Mobility

Programming with the Android 4.0 Calendar API: the good, the bad, and the ugly

The Android 4.0 CalendarContact class is a welcome and long overdue addition to your programming arsenal. This tutorial is a brief introduction to the class.

If you've been developing for the Android operating system for a while, you know it has been plagued with a lack of support for the platform's integrated calendar. With Android being open source, plenty of clever developers have managed to circumvent these shortcomings, but they did so without Google's blessing and even received a stern warning that future releases of Android might break apps in the Market that were taking advantage of unofficial APIs.

With the release of Android 4.0 (codenamed Ice Cream Sandwich), the Google framework folks have finally released an official and supported mechanism for interacting with the core calendar app. The class is called CalendarContract, and with it developers can read and write to the underlying databases that maintain a list of calendars, events, attendees, reminders, etc. If I had to sum it up in a word, I'd choose: powerful. If I had to sum it up in three words, I'd say: it's about time.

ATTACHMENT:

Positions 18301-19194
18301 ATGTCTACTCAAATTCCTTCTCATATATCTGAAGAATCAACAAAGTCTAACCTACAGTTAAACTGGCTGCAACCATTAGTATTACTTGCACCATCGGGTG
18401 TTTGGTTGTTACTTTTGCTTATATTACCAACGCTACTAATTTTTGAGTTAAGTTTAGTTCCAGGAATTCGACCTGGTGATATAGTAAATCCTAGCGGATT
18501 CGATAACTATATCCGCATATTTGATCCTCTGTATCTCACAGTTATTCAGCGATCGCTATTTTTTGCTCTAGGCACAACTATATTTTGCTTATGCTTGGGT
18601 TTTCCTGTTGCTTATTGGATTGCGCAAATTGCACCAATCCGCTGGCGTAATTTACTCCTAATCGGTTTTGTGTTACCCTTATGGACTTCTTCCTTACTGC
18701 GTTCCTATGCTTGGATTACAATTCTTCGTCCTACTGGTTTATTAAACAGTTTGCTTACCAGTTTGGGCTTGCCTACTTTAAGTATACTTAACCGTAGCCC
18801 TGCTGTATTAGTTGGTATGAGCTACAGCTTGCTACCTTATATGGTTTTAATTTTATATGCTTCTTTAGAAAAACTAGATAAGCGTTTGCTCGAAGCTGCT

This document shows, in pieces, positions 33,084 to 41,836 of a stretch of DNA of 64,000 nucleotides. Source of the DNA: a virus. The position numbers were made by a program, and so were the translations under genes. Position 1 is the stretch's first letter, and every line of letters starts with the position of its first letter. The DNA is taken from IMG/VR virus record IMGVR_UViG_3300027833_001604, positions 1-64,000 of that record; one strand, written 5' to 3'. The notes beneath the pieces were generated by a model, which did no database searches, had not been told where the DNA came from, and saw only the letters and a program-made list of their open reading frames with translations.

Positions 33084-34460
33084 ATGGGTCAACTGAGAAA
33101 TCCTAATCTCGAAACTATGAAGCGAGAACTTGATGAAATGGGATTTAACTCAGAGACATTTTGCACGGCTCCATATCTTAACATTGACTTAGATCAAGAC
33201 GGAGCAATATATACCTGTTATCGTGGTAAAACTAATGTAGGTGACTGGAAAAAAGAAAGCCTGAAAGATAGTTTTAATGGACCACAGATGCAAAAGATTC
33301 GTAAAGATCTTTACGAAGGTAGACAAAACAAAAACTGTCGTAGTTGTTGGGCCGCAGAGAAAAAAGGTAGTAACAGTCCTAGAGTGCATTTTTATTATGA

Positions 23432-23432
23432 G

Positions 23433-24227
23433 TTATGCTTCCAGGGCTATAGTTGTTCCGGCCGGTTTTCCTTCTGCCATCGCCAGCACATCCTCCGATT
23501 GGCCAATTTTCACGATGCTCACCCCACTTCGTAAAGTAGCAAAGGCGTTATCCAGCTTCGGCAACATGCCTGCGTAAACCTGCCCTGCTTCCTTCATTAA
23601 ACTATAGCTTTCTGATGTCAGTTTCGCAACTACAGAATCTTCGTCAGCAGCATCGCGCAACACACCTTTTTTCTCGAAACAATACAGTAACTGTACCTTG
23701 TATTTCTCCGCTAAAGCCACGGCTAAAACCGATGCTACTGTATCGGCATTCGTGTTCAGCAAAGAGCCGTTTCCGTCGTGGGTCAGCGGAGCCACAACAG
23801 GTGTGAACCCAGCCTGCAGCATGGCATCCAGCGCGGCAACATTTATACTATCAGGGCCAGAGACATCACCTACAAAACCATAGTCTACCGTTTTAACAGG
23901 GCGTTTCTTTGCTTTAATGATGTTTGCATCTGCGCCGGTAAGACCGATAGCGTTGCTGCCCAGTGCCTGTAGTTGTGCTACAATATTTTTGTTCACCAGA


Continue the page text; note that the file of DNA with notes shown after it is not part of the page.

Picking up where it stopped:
While I was pleased that Google finally got around to including the calendar API, much to my disappointment the documentation is thin. What I really hoped to find was a sample calendar application included in the Android 4.0 SDK; if it's there, I haven't had any luck locating it. In the end, I did what I do best: wrote some code, watched that code blow up, and then poked at the carnage until I figured out what went wrong.

What follows is a brief introduction to the CalendarContract class; it only tackles reading events, not inserting new ones. If this post warrants sufficient interest, a tutorial for adding events to the calendar will be forthcoming. The source code for this project can be downloaded here. However, besides requiring at least API level 14, this project won't operate properly on the emulator. Why? Because the calendar on the emulator isn't really functional — meaning that you can't sync it with a Google account. It's another way in which the current level of support to developers for writing calendar apps is not quite there yet.